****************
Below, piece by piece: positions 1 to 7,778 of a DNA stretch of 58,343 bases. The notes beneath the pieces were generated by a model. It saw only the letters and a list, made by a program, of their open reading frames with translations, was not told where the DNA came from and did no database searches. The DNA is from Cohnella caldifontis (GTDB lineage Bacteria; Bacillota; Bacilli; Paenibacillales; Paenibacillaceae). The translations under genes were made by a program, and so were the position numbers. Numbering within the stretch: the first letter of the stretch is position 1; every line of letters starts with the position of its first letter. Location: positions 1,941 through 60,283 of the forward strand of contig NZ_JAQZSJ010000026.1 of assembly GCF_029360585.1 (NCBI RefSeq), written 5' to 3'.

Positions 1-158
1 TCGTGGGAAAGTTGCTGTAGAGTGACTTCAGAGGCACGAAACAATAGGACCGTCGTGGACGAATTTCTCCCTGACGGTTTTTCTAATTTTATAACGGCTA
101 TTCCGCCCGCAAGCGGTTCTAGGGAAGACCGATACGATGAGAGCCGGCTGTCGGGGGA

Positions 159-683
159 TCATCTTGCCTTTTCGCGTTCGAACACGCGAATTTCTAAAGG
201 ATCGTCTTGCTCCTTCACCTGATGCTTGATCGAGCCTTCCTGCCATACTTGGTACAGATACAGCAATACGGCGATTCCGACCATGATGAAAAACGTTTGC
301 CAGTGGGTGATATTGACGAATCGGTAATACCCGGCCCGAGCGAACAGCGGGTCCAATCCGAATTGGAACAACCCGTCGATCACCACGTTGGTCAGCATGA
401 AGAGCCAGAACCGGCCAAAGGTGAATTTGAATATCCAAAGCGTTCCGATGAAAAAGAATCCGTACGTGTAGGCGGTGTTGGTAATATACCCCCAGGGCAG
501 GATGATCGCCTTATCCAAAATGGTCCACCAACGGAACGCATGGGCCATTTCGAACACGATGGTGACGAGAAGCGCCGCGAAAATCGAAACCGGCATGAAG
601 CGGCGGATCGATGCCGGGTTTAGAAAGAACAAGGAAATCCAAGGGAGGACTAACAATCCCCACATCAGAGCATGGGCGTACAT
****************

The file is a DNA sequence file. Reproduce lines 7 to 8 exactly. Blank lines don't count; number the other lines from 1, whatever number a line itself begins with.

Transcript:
201 ATCGTCTTGCTCCTTCACCTGATGCTTGATCGAGCCTTCCTGCCATACTTGGTACAGATACAGCAATACGGCGATTCCGACCATGATGAAAAACGTTTGC
301 CAGTGGGTGATATTGACGAATCGGTAATACCCGGCCCGAGCGAACAGCGGGTCCAATCCGAATTGGAACAACCCGTCGATCACCACGTTGGTCAGCATGA